Last year Samsung's Galaxy Note Edge was a more limited, almost experimental variant of the Note 4. But this year Samsung is giving the Galaxy S6 Edge+ a more prominent role next to its stylus-laden equivalent, the Galaxy Note 5. We spent some hands-on time with Samsung's new curved phablet at today's NYC launch event.
Based on our demo, we think the Note 5 is the more interesting of the two handsets. Since they're almost identical, your decision comes down to curved screen and no S Pen vs. flat screen and S Pen. And considering Samsung improved its stylus (again) in the Note 5, and threw in some new pen-based software to go along with it, the decision seems like a no-brainer.
... the pen is mightier than the curve.
The Galaxy S6 Edge+ is still, however, a very nice handset. 5.7-inch AMOLED screen with Quad HD resolution, 4 GB RAM, octa-core CPU and the same excellent cameras found in the GS6? That's not a bad formula at all.
If it weren't sitting next to the Note 5, we'd be making a much bigger deal about this phone. It's the first tier-one Samsung phablet that isn't part of the Galaxy Note lineup; it's also Samsung's most direct rival yet to the iPhone 6 Plus:
The selling feature, at least in theory, is that curved screen that slopes off on both sides. In our review of its near-identical baby brother, the Galaxy S6 edge (maybe we can start calling it the "Edge Minus?"), we found the practical aspects of the Edge Display to be minimal. It was a serious cosmetic perk, but anything more than that? Nah, not for us.
It's the same deal here, with the 5.7-inch Edge+.
Those supposed practical benefits include a swipe-in gesture to fire up contact or app shortcuts. There isn't much to say about this: swipe across the upper-right edge and get a shortcut pop-up. Cool enough, we suppose. But hardly enough to justify skipping the S Pen – and possibly throwing down some extra loot.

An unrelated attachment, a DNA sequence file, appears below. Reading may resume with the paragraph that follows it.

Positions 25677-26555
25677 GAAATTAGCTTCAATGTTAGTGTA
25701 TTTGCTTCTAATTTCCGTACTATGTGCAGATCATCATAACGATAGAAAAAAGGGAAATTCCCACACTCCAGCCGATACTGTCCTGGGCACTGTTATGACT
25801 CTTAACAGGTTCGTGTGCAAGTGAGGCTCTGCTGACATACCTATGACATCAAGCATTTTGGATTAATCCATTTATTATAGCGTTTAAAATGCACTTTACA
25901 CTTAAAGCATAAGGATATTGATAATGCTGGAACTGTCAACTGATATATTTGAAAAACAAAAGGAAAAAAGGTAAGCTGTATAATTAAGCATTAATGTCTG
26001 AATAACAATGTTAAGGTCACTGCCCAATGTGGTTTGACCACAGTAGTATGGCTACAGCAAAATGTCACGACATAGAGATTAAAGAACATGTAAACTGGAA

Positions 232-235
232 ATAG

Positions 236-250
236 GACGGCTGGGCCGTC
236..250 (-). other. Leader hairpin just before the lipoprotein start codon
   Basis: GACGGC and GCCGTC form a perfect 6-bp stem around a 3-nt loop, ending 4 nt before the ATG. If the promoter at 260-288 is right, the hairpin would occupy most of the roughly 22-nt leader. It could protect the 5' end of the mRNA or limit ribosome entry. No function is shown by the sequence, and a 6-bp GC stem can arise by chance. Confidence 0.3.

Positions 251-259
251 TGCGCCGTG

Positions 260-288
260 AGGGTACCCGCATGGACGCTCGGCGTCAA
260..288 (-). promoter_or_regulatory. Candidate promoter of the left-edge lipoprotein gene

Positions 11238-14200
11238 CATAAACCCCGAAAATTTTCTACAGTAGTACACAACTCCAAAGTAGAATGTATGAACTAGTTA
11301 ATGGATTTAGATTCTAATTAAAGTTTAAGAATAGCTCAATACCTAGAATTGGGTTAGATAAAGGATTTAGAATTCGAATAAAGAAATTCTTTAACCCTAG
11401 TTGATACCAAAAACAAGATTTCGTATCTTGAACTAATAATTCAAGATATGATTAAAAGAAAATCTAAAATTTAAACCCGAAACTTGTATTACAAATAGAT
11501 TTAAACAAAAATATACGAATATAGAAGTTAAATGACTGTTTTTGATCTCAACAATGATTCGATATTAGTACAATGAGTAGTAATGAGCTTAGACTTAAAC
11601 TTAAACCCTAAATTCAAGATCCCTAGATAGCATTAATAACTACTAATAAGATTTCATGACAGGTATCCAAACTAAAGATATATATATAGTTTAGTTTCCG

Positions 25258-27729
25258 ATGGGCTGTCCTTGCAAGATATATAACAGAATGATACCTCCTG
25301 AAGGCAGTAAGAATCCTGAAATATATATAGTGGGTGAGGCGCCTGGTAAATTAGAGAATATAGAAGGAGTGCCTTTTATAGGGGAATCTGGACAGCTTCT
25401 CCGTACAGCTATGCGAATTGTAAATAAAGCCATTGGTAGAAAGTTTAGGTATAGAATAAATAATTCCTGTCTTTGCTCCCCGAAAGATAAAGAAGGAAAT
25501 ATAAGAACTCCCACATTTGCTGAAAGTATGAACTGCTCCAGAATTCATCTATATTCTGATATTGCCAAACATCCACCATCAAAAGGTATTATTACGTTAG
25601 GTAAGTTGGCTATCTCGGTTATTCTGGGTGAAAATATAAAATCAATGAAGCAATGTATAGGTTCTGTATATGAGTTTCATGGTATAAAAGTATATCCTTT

Our biggest surprise in handling the Galaxy S6 Edge+ is how light and thin this sucker is. At just 6.9 mm (0.27-in) thick and weighing a mere 153 g (5.4 oz), it's better in both of those categories than the Note 5. The Edge+ is missing the sloped back that the Note 5 has, but otherwise is even better-feeling in hand. Both feel terrific, but the Edge+ has the, erm, edge.
We could go into more detail about the S6 Edge+, but we'd just be repeating ourselves from our Galaxy Note 5 hands-on. Check out those impressions, subtract the bits about the S Pen and S Pen software, shave off some thickness and weight, add some Edge Display shortcuts of questionable value, and you have the Galaxy S6 Edge+.
We'll need to spend some extended time with a review unit before jumping to any conclusions about the Edge+, but remember that as pretty as curved displays are, that novelty will likely wear off long before the S Pen's utility does.
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